Rhodesian Ridgeback: The Lion Fighter

Rhodesian Ridgeback: The Lion Fighter

The Rhodesian Ridgeback Dog or African Lion Hound is a dog breed well known for its ability to hunt lions. It generally weighs between 45 and 70 pounds and stands at 22 to 27 inches tall at the shoulder. They live between 11 and 14 years. The first dogs of this type came from South Africa, where they were used to keep lions away from farmers’ livestock.

Breeders in South Africa got rid of the dogs when they were no longer needed. Then these dogs found their way to Europe, where they were bred to be bigger and stronger than ever before.

The breed was recognized by the American Kennel Club in 1955. Many people are not even aware that this is a purebred dog because it looks so different compared with other breeds in America today. It’s sad to say but many Rhodesian Ridgeback Dog Breeders have given up on this heritage breed because not enough people appreciate them for who they are, fine hunters and loyal companions.

Fun Facts About Rhodesian Ridgeback You Don’t Know

  1. The ridged back comes from the fact that a ridge of hair grows in the opposite direction to the rest.
  2. These dogs are way more intelligent than many other purebreed breeds and can solve problems for themselves – this makes them very difficult to train.
  3. They also love water but don’t swim because they sink low into the water.
  4. The ridges on their back get more pronounced as they age, just like human fingerprints.
  5. This breed is strong and fast but they don’t have a good stamina – they can run endlessly for a short period of time, but will soon need a break.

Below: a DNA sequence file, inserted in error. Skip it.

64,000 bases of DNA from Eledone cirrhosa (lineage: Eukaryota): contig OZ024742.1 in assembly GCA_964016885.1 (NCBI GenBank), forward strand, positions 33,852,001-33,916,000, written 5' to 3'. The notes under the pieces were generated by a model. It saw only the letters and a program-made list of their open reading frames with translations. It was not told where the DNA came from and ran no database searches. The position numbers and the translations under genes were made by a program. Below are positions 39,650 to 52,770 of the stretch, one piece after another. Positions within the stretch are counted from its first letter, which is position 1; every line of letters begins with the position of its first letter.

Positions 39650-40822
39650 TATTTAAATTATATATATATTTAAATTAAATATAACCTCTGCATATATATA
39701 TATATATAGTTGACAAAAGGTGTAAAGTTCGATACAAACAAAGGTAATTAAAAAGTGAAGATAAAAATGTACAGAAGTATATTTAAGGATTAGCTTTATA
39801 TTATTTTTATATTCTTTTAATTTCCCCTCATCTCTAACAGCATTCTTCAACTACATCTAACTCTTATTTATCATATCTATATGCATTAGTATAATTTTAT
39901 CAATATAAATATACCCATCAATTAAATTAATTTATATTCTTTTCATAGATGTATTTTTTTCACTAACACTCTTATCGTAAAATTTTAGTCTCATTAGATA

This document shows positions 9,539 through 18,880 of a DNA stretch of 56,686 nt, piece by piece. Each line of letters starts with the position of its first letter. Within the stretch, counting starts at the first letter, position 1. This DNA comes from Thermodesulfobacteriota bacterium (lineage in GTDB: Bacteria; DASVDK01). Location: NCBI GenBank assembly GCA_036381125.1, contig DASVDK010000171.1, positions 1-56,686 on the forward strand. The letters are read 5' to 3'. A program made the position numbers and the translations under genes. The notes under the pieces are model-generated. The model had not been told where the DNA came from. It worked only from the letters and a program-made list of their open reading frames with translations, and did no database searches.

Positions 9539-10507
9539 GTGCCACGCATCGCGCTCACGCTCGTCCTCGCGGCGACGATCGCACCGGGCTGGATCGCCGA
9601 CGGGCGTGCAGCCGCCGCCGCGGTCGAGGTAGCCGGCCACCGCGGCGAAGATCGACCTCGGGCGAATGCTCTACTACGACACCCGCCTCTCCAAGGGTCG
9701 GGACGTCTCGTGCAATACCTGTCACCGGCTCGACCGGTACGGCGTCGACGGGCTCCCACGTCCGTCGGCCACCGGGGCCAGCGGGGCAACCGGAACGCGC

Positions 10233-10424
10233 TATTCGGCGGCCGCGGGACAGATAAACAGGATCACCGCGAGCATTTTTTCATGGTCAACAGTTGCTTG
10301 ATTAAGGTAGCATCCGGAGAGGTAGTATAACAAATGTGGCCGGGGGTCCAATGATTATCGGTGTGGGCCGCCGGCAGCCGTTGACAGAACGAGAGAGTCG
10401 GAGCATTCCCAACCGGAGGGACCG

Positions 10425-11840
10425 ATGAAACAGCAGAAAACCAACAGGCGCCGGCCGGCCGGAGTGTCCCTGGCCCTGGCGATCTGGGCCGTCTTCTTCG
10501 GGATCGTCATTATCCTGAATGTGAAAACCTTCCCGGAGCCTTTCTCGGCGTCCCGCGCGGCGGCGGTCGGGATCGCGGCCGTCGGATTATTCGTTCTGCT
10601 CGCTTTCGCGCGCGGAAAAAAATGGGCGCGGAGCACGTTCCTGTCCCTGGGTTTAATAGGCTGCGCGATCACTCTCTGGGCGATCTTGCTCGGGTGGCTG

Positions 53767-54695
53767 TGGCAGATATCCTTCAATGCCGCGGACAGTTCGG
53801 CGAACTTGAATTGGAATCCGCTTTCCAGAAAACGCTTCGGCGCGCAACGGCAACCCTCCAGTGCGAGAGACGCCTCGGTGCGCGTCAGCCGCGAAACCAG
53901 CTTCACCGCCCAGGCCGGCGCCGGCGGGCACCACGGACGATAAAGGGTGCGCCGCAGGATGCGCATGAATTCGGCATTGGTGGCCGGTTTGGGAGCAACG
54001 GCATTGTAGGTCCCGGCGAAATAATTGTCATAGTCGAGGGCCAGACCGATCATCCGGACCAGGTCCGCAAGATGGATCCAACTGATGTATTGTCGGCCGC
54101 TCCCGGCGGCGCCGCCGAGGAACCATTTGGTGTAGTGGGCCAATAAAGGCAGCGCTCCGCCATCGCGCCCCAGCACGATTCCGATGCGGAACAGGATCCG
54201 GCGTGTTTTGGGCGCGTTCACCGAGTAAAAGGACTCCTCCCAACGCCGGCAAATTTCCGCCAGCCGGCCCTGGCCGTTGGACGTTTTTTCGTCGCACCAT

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Are Rhodesian Ridgeback ​Good With Kids

“Good with kids” is a relative term and depends on the individual dog and whether it has been socialized properly. Rhodesian Ridgeback Dogs tend to be very attached to their owners, which can make them overly protective of children in the household.

If you do choose this breed then we really recommend that you enroll your puppy into formal obedience training classes as soon as possible.”

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The History of Rhodesian Ridgeback Dog Breeds

Rhodesian Ridgeback: The Lion Fighter
Image credit: Shutterstock.com – Rhodesian Ridgeback: The Lion Fighter

The Rhodesian Ridgeback is a hound dog, whose impressive qualities are largely due to the fact that it is an African breed. They are prized for their hunting abilities, but also make great pets. Here are the facts you need to know about this beautiful breed.

Rhodesian Ridgebacks were bred in Africa as big-game hunters. The dogs would fight off lions that came too close to villages and farms with livestock. There have been conflicting reports about how long these dogs have existed in Africa, but many experts claim that they go back hundreds of years. Native Africans referred to them as “Asis” or Lion because of their bravery against big cats.

Migrating European settlers in Africa began to use the dogs themselves to hunt lions for sport. As Europeans moved into the area, they brought their dogs with them and this is how the Rhodesian Ridgeback Dog Breed continued to evolve. These breeds are now extremely different because of extensive breeding by various dog breeders throughout Europe.

The dogs were eventually brought back to Europe in the 1800s where they continued to be bred. They became popular in Great Britain, but also found supporters in Holland and South Africa. The breed began being registered by various kennel clubs between the 1900s and 1920’s.

It was recognized as an official purebred of South Africa in 1922. During World War II many animal rights activists stopped breeding Rhodesian Ridgebacks because they thought that their large size would put them into conflicts with humans. The fanciers that did continue to breed the dogs worked hard to revive interest in this majestic breed.

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Characteristics of Rhodesian Ridgeback Dogs

  1. Rhodesian Ridgebacks can grow to anywhere between 22 and 27 inches tall at the shoulder, but only weigh about 55 pounds.
  2. They were bred for endurance rather than speed, which means they are long runners who can keep up with someone on a horse.